I have a list of pastimes on a piece of paper
in case a stranger asks about them,
or what’s written on the paper.
One of them is making lists,
and one of them describes
the things I cannot understand—
• with more buttons than a penguin can count
• using the word quantum
• named Sonia
• and so on.
Orchards and orchids, the air is filled with contagious scents,
and the colorblind angels of dreams
with wings of red and green are fluttering
around aspiring nectar.
Spring fish are hopping, sparrows are pecking at the carpet,
and I don’t mind that my mailbox is filled with ashes.
It’s mother nature. But if I poetize about her
that will be me, and nothing to do with her.
Last night I dreamt we went together to the sea
and joined the others gathered on the beach,
figures made of sand who dreamed within a dream
of alluvial forgiveness.
From the kitchen doorway
a flock of shadows flies out on the ridge,
and in the gullies yellowed smog
is bleeding from the ground.
The earth is sick, reclaiming its own,
and the far horizon is a never ending fuse,
unquenchable linear fire.
At the Hotel Miramar beside the Atlantic,
breakers are breaking, storm clouds
are brewing like coffee,
and no-one is interested.
At the Hotel Miramar, everyone
must play the piano, read a novel
in a cigarette’s glow
and occasionally set a page on fire.
The perennial machinery must be serviced once a year,
today’s the day, and the job is mine.
I have a manual with clear instructions,
watery words on transparent paper,
and I study them closely with the tip of my nose—
when you’re done, don’t forget the disco ball,
although that might be written on the wall behind.
It’s time to consult my idea head,
neurons and neutrons orbiting on the shelf,
a capricious blend of memory and melancholy.
Broadcast live from earth, ionic slivers inside skulls—
visions wired to words, stuttering, sparking, and Sereia.
She’s painted the refrigerator red, the television too,
but at least it’s just the screen.
The sound’s a little damp, a little scarlet.
She must have done the audio as well.
The rail clatters its rhythms but the carriages never move.
They’re always here, and through a frame, a door,
a window, a hole cut in a rainy mirror,
you can see them waiting.
Telma was painting the feature wall
with essence of vanilla. Joanne was reading
a possible book, perhaps the persistence of trains,
or a painting, the persimmonence of time.
She’d need her glasses to be sure.
This is what Jandira told me—
The invisibilities will ascend from ground and green,
from fields of stubbled corn and furrowed dirt,
from the Amazonic jungle
through the tree lines to the turbulence above.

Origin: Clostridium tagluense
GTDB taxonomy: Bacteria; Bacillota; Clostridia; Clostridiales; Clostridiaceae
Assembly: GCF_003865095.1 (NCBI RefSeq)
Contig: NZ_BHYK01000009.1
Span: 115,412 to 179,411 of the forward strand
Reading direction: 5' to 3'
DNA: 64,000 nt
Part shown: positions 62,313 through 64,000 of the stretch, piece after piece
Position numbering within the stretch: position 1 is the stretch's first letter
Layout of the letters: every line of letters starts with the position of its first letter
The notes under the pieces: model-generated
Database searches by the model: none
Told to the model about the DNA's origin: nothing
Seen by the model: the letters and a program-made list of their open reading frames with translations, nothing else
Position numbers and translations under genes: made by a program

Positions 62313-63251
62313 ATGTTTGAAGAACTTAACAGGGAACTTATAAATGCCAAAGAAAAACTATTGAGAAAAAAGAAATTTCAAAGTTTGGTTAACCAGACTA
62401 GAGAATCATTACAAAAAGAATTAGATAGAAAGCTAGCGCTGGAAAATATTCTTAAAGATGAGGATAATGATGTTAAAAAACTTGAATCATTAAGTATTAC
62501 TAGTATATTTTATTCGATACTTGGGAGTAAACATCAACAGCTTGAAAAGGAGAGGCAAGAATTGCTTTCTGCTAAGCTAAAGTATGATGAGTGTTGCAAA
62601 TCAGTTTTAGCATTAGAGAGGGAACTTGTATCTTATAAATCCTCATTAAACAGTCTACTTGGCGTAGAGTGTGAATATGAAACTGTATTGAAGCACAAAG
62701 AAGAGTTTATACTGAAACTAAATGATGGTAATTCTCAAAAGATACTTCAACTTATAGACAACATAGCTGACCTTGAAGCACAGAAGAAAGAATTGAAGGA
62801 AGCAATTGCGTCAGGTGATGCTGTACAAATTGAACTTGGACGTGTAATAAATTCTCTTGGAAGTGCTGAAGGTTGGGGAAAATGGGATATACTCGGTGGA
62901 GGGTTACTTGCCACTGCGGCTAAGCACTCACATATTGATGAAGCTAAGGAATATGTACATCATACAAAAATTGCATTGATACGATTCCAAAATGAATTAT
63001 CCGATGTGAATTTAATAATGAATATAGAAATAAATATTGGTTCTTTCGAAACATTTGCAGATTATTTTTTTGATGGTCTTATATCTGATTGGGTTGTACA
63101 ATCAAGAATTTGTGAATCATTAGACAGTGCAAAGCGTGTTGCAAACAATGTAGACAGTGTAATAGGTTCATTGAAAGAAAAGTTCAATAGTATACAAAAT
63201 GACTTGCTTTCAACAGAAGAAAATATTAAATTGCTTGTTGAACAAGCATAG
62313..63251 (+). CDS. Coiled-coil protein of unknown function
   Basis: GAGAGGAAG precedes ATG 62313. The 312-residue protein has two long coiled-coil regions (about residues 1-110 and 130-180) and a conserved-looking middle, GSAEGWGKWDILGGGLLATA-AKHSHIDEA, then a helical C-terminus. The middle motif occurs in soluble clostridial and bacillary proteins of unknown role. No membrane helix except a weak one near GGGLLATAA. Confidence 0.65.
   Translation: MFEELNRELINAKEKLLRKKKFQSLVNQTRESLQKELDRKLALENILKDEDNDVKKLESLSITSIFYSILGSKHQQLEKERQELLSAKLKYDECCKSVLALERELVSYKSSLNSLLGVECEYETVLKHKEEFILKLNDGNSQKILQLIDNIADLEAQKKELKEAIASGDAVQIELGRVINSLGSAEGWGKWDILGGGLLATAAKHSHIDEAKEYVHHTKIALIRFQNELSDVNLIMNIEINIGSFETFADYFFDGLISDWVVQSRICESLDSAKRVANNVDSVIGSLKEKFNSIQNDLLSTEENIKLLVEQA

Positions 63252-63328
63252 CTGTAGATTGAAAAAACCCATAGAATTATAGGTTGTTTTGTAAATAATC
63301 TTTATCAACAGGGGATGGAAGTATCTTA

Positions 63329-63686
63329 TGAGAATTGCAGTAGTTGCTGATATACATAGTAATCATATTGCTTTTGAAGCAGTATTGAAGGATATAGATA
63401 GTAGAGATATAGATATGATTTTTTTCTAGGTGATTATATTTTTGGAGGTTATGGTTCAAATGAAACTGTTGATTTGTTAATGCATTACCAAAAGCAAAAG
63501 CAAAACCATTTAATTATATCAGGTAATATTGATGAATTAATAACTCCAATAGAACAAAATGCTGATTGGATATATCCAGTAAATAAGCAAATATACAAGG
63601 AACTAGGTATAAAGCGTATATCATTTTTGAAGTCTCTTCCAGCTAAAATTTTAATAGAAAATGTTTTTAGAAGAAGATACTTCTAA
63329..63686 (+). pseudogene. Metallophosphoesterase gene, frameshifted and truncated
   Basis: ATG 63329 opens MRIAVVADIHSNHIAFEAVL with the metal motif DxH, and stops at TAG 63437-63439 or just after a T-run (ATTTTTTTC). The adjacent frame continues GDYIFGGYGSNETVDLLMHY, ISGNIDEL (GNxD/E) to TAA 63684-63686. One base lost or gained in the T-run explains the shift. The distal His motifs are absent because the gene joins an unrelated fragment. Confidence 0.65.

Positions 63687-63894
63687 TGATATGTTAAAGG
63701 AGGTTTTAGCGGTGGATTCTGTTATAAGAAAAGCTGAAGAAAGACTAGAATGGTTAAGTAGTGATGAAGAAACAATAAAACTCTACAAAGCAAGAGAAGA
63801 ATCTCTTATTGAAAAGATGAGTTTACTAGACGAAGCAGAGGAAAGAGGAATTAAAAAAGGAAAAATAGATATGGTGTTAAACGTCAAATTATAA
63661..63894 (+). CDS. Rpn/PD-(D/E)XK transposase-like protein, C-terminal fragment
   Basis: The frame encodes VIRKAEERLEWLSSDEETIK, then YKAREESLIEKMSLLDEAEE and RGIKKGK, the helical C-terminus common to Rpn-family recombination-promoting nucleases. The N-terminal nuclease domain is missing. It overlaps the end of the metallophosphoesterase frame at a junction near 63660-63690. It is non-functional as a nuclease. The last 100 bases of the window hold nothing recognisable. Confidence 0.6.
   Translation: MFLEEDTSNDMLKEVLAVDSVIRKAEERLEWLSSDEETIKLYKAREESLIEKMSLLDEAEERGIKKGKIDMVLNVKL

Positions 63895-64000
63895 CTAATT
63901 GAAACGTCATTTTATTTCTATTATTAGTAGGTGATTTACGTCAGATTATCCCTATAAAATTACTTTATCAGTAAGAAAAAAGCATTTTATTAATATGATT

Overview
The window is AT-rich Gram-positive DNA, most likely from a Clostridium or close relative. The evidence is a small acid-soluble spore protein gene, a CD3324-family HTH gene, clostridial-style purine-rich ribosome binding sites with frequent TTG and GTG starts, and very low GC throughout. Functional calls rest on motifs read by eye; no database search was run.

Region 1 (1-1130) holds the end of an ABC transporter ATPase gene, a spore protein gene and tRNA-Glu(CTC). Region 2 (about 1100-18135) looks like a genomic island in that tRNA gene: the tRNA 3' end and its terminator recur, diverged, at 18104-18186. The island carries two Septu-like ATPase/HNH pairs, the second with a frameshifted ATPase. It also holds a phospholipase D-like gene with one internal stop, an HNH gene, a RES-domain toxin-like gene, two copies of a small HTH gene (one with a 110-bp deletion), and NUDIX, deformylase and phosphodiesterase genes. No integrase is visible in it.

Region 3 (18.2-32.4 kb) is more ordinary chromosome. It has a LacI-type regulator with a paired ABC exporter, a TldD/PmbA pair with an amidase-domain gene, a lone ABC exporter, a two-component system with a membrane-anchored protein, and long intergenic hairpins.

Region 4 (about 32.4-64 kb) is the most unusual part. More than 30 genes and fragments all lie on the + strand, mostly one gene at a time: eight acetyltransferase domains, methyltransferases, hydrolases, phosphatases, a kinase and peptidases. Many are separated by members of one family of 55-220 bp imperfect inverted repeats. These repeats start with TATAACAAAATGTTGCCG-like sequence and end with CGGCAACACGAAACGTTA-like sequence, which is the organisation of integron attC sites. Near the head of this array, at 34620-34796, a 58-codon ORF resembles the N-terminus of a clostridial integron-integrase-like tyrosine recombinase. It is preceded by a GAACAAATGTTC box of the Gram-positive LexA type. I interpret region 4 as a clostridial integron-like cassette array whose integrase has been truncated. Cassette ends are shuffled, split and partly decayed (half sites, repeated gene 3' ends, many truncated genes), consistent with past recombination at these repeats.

Now I’m perched in a jacaranda,
and set to fade like Carroll’s cat, the great auk and the dodo,
with my telescope trained on the far horizon
where the welded night’s creation is rising with the dawn.
The furthest sky at night is
the ceiling of our dreams,
the enticing soft geometry
of desire, and we know
its brightness, sight unseen.
The frozen stars, the years of light,
of interstellar vacuum, once swirled
with all my childish magic,
but now those future ghosts are gone,
their tinsel’s faded to a glimmer.
in the age of hollow copies.
On nights when mirrored waves of air
are breaking in the clouds, the woolen ghosts
seep out of cast-off clothes, and squeeze
beneath the laundry door to loiter
in the garden.
They dance and laugh and play
strange games non-woolen people
cannot understand, and just
last week they rearranged the magnet
letters on my tumble dryer—
The i-coupé makes its debut.
So silvery and sleek, and quiet
as a mouse trying to purr,
no steering, no gearstick or pedals.
The salesperson kept on talking,
but I was already sold.
It doesn’t have a motor at all.
A universal transport moves you
to a nearby timeline, where
the i-coupé’s a little further
down the street.
What are you up to, Victor?
I’m writing a poem, Eloise,
something about love.
His felt-tip pen was hovering
over a page of crossings out,
where white-out streaks had
turned to snow capped ridges.
So much for having writ moves on.
When I see two Siamese cats,
bookends on the porch,
when I find two stoves boiling
spinach in the kitchen,
when I meet myself pulling weeds
out of the garden,
I know it must be Célia, and
she’s switched herself again.
He stood at the door with a forlorn smile
and a hand-drawn mustache—
a comically tragic pastiche wearing
nothing but tennis shorts and socks.
My name is Rodney, might I
I know who you are. You see
my name is Rodney as well.
Everything is ordinary, the rain birds
said, and I believed them, though
the morning breeze had blown
my cat away, and the wasps set up
a circus in the bedroom.
When I voiced a few concerns, they told
me that the wasp show must go on,
and when I hinted at a discount on the door,
they insisted I must pay full price.
Time is not a river in the mind,
it runs in agitated swirls and eddies,
with a little fabric softener.
We’re pebbles skimmed across its waves,
seabirds too ungainly to find its sky,
who skate along time’s surface, and
never understand its heights
Here are 5 reasons to make your writing incomprehensible—
- impenetrable words allow the reader to focus on the prosody
- mystification creates enigmas, unresolved mystery
- if the meaning is obscured the reader can invent their own
- writing that doesn’t make sense is more likely to be original, less likely to feel familiar
- life makes very little sense—to me at least—so why should writing?